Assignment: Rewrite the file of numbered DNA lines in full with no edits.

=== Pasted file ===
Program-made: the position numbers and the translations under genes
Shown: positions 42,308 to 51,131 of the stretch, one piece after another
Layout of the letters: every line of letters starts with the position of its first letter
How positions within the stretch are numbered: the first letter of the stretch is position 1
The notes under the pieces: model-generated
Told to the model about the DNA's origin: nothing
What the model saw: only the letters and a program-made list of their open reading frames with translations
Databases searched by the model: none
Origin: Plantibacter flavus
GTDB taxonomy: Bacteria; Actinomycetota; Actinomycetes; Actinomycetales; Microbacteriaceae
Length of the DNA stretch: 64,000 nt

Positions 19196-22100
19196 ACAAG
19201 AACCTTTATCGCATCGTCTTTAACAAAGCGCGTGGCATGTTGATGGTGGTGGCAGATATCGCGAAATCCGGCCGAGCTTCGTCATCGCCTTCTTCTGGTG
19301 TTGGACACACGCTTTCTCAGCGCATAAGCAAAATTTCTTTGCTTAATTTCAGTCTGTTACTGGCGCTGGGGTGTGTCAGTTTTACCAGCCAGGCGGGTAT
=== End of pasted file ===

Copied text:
Program-made: the position numbers and the translations under genes
Shown: positions 42,308 to 51,131 of the stretch, one piece after another
Layout of the letters: every line of letters starts with the position of its first letter
How positions within the stretch are numbered: the first letter of the stretch is position 1
The notes under the pieces: model-generated
Told to the model about the DNA's origin: nothing
What the model saw: only the letters and a program-made list of their open reading frames with translations
Databases searched by the model: none
Origin: Plantibacter flavus
GTDB taxonomy: Bacteria; Actinomycetota; Actinomycetes; Actinomycetales; Microbacteriaceae
Length of the DNA stretch: 64,000 nt

Positions 19196-22100
19196 ACAAG
19201 AACCTTTATCGCATCGTCTTTAACAAAGCGCGTGGCATGTTGATGGTGGTGGCAGATATCGCGAAATCCGGCCGAGCTTCGTCATCGCCTTCTTCTGGTG
19301 TTGGACACACGCTTTCTCAGCGCATAAGCAAAATTTCTTTGCTTAATTTCAGTCTGTTACTGGCGCTGGGGTGTGTCAGTTTTACCAGCCAGGCGGGTAT